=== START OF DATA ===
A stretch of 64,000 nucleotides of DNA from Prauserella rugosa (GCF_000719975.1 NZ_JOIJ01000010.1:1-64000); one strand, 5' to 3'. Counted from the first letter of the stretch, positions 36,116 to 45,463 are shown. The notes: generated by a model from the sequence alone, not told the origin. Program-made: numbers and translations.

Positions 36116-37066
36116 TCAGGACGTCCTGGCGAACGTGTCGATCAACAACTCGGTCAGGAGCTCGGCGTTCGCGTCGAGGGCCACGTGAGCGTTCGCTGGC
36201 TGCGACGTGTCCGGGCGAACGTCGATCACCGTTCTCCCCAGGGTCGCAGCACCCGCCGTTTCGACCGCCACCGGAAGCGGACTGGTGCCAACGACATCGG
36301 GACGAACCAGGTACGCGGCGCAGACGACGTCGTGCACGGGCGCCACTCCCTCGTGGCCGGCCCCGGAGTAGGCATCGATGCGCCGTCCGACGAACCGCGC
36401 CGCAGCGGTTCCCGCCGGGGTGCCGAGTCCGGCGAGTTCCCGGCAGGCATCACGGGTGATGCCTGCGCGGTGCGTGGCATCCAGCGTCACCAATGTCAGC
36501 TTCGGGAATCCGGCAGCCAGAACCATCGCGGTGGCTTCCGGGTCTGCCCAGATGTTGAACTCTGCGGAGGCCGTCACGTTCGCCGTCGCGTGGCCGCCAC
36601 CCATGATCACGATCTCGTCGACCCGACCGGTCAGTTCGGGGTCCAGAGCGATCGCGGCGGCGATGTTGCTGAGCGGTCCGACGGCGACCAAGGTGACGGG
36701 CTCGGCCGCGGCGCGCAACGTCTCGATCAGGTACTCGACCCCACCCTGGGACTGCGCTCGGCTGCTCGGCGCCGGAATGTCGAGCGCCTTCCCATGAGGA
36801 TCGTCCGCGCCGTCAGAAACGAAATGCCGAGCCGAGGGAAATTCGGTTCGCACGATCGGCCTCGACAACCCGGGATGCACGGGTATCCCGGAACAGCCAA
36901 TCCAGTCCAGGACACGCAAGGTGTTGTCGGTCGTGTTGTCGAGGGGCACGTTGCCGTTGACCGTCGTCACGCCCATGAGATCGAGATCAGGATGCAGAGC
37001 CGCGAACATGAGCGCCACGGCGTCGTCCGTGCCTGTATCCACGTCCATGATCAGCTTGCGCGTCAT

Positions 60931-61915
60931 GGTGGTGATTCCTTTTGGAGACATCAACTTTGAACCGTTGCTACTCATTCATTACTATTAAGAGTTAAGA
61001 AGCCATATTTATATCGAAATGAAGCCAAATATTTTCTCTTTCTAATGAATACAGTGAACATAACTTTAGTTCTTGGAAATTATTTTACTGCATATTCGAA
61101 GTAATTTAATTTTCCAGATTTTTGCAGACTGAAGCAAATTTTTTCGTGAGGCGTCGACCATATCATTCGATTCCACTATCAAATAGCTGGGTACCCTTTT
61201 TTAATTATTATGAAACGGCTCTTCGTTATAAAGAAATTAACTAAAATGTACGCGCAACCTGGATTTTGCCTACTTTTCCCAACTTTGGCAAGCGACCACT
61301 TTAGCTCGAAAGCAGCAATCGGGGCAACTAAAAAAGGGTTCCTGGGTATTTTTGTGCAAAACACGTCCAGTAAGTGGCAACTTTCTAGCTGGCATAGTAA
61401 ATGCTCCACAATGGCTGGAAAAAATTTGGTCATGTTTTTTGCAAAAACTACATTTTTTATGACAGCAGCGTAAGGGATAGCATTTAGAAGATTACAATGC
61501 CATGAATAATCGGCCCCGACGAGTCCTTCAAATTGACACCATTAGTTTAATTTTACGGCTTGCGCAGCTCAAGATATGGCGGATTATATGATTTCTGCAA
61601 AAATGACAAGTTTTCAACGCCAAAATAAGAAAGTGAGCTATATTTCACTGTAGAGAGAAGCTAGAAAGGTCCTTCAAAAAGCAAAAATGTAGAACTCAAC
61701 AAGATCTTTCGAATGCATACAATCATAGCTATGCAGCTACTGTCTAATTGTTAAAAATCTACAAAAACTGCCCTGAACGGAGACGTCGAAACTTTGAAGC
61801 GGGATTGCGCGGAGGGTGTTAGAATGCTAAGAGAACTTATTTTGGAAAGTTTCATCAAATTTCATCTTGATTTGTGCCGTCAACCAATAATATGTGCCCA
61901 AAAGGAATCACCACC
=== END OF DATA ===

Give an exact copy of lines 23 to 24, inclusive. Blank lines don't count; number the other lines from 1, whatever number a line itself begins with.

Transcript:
61801 GGGATTGCGCGGAGGGTGTTAGAATGCTAAGAGAACTTATTTTGGAAAGTTTCATCAAATTTCATCTTGATTTGTGCCGTCAACCAATAATATGTGCCCA
61901 AAAGGAATCACCACC